subsets of SQL are ddl, dml, and dcl and where are they defined

Patricia Timm
Patricia Timm used Ask the Experts™
the subsets of SQL are ddl, dml, and dcl. These allow you access to perform actions in the database. Where are they defined and can anyone change them or are they admin rights???
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They are more like categories or groups of the commands available in the thing called SQL (Structured Query Language).

They are:
Data Definition Language
Data Manipulation Language
Data Control Language

What user can perform what SQL command is controlled by grants.

Not sure exactly what you are asking?
These subsets are artificial and they can differ dialect from dialect… but the Wiki description is correct.

In fact (and with appropriate rights and/or sufficient level of imagination) you may convert everything to DML, ie. SELECT, UPDATE, DELETE, INSERT. Any command belonging to DDL and DCL has its own representation in data structures which are most likely stored in data tables or in structures equal to data tables. This is because SQL engines do have resources to efficiently maintain such structures.

So CREATE TABLE can be converted to appropriate INSERT INTO sys.objects, ALTER TABLE means  UPDATE sys.objects etc. etc.


Where would one define user rights - DDL or DCL. Would they be stored somewhere in the DBMS? IF I wanted to limit someone to DML where they can only manipulate data in the tables (insert, update, delete) Where would I define the user as DML so they could not manipulate object in the database - like deleting tables, altering tables...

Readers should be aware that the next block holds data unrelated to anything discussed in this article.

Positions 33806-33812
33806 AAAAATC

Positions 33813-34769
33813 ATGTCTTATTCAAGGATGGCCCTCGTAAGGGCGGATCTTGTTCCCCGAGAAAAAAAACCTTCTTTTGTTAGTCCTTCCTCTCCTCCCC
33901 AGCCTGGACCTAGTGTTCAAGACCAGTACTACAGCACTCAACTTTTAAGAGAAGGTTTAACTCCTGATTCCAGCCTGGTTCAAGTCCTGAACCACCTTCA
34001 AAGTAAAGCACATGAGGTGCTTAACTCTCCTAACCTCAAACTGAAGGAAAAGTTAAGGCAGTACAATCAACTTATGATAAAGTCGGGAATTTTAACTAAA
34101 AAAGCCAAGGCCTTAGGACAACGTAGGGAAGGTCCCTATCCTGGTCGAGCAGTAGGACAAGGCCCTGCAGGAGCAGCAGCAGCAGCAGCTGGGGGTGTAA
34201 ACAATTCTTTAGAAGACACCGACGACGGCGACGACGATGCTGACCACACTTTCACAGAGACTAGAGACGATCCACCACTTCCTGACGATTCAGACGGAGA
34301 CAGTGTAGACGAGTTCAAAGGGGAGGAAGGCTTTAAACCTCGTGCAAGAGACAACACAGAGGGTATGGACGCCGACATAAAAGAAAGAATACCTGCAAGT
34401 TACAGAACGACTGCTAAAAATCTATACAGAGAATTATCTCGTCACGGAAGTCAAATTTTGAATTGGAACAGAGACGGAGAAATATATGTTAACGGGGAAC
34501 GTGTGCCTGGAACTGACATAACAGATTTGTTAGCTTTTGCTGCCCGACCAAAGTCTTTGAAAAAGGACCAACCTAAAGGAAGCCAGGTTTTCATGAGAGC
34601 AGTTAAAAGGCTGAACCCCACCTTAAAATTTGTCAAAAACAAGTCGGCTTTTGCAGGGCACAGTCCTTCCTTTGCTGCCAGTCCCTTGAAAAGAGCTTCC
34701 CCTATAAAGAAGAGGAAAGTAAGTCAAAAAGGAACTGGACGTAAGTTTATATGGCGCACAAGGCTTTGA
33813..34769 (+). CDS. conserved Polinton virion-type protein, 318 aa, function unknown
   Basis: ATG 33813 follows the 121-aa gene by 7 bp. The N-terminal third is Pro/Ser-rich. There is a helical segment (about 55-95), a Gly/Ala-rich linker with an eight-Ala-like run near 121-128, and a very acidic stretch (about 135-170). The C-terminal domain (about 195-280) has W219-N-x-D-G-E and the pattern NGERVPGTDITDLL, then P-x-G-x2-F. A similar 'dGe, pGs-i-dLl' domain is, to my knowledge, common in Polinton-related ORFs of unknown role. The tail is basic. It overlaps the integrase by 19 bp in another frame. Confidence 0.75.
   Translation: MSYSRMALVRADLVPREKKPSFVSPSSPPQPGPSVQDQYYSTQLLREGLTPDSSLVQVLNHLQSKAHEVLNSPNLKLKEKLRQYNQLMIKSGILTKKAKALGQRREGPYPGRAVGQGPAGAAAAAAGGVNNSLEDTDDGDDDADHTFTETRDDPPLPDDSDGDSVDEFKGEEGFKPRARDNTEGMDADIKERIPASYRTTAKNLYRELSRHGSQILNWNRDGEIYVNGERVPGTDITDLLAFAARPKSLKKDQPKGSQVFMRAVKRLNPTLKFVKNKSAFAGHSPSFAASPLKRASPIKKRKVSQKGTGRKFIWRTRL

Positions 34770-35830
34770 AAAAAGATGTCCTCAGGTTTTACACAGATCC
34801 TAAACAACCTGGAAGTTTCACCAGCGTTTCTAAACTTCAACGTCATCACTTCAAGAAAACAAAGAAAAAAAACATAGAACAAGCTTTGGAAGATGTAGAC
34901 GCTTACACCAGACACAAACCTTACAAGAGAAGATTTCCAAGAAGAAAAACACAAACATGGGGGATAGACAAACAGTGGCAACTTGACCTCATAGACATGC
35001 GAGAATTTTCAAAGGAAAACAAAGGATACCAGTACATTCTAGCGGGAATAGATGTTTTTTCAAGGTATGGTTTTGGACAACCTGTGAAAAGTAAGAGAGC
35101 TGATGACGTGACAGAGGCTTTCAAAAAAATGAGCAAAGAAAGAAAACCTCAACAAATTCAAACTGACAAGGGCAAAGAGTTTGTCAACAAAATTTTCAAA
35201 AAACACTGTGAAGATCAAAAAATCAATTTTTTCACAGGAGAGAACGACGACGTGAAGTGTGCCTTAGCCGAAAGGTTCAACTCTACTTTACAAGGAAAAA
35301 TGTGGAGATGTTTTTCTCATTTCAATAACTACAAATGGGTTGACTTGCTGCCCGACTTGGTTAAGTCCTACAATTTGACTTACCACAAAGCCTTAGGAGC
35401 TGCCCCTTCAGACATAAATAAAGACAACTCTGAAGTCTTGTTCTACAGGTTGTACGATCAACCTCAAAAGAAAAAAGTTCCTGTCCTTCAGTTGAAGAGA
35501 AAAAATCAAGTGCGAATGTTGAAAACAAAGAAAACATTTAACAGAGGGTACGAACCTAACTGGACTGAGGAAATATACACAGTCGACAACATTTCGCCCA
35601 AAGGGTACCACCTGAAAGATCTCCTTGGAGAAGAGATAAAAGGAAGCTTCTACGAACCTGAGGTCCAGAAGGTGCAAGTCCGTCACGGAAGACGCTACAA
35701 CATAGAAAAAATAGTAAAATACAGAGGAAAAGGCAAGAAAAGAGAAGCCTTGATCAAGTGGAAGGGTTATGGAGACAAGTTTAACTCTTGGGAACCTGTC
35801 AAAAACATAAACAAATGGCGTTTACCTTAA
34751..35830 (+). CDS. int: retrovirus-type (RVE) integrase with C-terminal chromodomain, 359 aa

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>>Where would I define the user as DML

You don't.

The terms DML, DDL, DCL are abstract terms.  They are not physical privileges/roles/permissions.

As pcelba pointed out, those terms are different between different database vendors.

To try and answer the last question asked:
You limit a user's database permissions through grants.  If the product supports it, preferably through ROLES. What gets granted is defined by the project you are working on.
User rights are defined by commands falling into the DCL group. Some (not so advanced) SQL engines do not support such commands and you have to restrict user rights in the client application. User rights are stored in the DBMS obviously but that's not important. We just need to know commands which we may use to set/change the rights.

Development environment can ignore user rights so all development users do have full administration rights with no restrictions. User roles are necessary in the test and production environments primarily.

Roles are great at the SQL engine level. Many applications are implementing security at the application level so they use just one common SQL user to access the database and all the decisions whether the user can or cannot do something are coded in the middle tier of the application. Of course, to have restricted rights at the SQL engine level is safer.



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